all poems and photographs
© by Maya Stein

all poems and photographs
© by Maya Stein
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Tuesday, May 23, 2006

on telling the truth


















I danced with a man once at Barefoot Boogie who leaned in close after the music stopped, leaned in close with his arms and his chest and pressed himself against me. "You're so..." he closed his eyes, searching. We were both sweating - it had been one of the fast songs and we'd been twirling each other around and around - and I was trying to catch my breath. Finally, he opened his eyes and looked straight into me. "You're so real," he finished, and there was such gratitude in his face, such sincerity, that I tried to put aside that first, instinctive feeling of wanting to roll my eyes, then run away and add this to my growing Only-in-California list. I wrestled with myself, because I knew what it sounded like to me - a bad kind of flirting, a silly come-hither kind of thing a guy would say, trying to woo a girl into his fold and make her his forever...or for a night, at least. And that while it was sort of sweet in some weird San Francisco-dance-community-I-grow-my-own-dope-but-I'm-happy-to-share-it-with-you sort of way, I found it hard to really take it in. I hadn't felt any more "real" on the dance floor with him. I was pretty sure I was the same person who'd dropped into the studio an hour earlier, hesitating to take off my socks and shoes and get my boogie on in front of strangers. I was just dancing, that's all...so what, exactly, was he seeing?

I realized, later, that it had so little to do with me. Perhaps it had been awhile since he found a willing dance partner. Perhaps it had been awhile since he'd been around another woman's sweat. Maybe it had felt like forever since he'd had even the slimmest thread of connection with another person. I thought by telling me how "real" I was, he'd been trying to pierce through me somehow, extracting some quiet, bubbling kernel of Maya that needed to be discovered. And it seemed ridiculous to me that that could happen after just one dance, with a guy whose name I didn't know, and goatee I didn't much like, who was dripping his sweat right onto the front of my shirt. I thought I was as real as I could possibly be with a strange man in yoga pants and a receding hairline. In fact, I was trying to get even more real with the desire to leave the scene entirely and go home and shower myself free of the whole thing. But maybe this one, single dance had meant something to him - that's what he was really trying to say. Maybe he hadn't felt "real" in a long time, for any number of reasons, and these few spins around a hardwood floor in the Mission gave him something of the realness he craved. It didn't matter that I couldn't quite believe him, that I distrusted his words because of my innate suspicion of anything that sounded like a come-on. But it wasn't about me. Not really. He was telling the truth about him.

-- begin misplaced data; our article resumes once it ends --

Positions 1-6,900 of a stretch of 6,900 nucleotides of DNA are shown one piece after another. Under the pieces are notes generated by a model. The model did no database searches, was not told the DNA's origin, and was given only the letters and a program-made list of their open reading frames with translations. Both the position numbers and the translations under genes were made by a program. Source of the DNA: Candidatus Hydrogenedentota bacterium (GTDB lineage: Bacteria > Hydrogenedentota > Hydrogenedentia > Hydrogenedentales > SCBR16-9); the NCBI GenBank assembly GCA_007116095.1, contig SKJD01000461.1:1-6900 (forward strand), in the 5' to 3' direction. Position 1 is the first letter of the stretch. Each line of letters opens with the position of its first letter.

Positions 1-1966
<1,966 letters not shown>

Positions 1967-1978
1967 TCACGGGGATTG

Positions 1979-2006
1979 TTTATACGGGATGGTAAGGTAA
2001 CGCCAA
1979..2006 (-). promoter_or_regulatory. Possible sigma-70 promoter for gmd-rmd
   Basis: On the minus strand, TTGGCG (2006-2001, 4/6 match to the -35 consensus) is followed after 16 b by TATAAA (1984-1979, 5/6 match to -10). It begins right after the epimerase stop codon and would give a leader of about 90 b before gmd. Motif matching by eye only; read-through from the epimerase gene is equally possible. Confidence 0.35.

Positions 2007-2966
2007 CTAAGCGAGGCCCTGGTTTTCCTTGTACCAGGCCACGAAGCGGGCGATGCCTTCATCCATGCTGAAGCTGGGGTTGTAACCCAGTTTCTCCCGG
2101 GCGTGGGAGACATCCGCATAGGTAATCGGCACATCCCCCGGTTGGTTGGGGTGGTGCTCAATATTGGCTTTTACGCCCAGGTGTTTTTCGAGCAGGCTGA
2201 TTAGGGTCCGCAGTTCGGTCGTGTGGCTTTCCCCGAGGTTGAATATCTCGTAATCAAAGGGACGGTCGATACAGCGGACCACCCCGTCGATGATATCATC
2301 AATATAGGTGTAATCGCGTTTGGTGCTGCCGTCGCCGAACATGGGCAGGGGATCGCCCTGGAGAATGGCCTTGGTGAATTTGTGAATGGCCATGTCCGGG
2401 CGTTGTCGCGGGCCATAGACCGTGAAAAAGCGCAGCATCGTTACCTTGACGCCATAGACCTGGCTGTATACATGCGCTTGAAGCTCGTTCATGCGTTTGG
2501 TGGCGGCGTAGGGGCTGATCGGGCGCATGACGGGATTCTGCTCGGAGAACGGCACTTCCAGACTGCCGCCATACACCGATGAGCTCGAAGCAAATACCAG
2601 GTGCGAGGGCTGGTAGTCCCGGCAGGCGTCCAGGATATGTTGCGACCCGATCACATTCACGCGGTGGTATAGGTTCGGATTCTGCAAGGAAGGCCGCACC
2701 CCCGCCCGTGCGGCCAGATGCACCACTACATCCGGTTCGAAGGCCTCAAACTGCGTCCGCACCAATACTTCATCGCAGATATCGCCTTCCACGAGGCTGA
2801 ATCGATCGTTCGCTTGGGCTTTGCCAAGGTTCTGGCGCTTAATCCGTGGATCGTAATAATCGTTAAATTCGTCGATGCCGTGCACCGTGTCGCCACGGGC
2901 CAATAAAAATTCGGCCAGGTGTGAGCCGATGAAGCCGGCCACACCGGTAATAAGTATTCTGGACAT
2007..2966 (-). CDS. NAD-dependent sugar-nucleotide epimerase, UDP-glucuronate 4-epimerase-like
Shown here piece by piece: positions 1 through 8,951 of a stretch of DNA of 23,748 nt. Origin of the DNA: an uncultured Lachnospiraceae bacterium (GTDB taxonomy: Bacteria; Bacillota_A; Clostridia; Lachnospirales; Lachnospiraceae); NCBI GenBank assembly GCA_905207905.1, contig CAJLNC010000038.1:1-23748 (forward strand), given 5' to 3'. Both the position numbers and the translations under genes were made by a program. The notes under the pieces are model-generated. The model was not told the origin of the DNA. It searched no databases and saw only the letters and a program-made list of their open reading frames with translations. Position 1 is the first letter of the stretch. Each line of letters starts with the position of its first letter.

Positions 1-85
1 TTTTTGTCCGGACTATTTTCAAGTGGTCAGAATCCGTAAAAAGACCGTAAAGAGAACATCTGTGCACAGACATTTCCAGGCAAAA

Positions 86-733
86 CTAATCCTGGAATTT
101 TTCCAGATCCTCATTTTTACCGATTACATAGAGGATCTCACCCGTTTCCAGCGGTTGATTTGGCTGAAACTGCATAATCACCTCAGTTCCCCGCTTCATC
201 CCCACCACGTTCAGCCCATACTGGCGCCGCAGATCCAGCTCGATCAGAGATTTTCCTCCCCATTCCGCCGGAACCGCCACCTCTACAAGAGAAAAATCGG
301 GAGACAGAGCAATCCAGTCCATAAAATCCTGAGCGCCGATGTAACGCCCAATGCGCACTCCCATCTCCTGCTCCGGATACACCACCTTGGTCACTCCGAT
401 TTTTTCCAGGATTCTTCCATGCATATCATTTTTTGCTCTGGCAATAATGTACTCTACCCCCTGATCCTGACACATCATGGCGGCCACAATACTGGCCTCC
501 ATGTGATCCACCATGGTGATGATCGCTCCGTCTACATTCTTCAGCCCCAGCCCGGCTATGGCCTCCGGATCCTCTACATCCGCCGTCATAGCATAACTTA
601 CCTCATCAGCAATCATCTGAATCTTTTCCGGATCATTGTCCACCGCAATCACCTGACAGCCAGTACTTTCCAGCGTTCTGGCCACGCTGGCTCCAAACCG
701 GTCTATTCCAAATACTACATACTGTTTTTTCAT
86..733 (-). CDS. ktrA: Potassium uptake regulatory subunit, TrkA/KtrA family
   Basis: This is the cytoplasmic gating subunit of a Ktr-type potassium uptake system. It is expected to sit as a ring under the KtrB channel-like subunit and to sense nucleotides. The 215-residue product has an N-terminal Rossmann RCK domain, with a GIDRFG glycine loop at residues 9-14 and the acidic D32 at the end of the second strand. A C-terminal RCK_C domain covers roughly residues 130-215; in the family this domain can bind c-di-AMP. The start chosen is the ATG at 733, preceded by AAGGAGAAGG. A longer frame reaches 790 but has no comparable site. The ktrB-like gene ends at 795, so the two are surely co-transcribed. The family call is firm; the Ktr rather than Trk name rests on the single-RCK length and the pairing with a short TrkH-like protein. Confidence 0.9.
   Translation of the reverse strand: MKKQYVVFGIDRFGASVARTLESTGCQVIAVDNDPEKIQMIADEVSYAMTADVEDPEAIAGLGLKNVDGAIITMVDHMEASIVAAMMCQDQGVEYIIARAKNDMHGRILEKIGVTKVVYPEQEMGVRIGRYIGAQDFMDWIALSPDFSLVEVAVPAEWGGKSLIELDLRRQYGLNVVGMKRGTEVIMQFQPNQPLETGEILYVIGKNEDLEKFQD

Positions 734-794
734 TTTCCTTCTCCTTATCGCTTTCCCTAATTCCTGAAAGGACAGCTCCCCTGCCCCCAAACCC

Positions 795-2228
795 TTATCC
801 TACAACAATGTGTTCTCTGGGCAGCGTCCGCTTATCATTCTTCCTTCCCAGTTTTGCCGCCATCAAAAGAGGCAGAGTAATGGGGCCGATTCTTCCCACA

6 comments:

la vie en rose said...

priceless observation. i tend to agree and believe that a lot of what people say, even aboout us, is more about them than about us. and it also seems that there are times in life when moments that seem real, alive, are few and far between. you recognized that this was a priceless moment for him, even if it wasn't for one for you

Anonymous said...

I really enjoyed this - provided me of such a vivid picture of the scene. And the line "In fact, I was trying to get even more real with the desire to leave the scene entirely and go home and shower myself free of the whole thing" made me chuckle out loud. I reread it a couple of times. Thanks for sharing.
Rebecca

snowsparkle said...

i like this image of the round rocks underwater... to me, it reminds me of people all packed together, brushing up against one another, softening our hard edges while life bubbles and dances all around us. i can see you in this story better than i can see him, because to me, it's a piece about you're sparkling jewel of a heart, your clear, warm topaz vision, and your generosity and kindness.

Dale said...

Yes, that's exactly what it is.

Kumar Chetan said...

Truth tastes harsh and bitter most of the time.

Mungo Mac said...

Wow. That's some (over) analysis.

Why pollute the moment with the delving into that which isn't there?

Everything you wrote about what you thought he felt or wanted to say is your truth, not his.

"...maybe this one, single dance meant something to him - that's what he was really trying to say..."

What utter twaddle.

He told you what he wanted to say. He said it. And you dismissed that truth with your own insecurity.

It's quite obvious to me that because of you his moment of bliss existed.

And I feel sad that you were not able to enjoy that.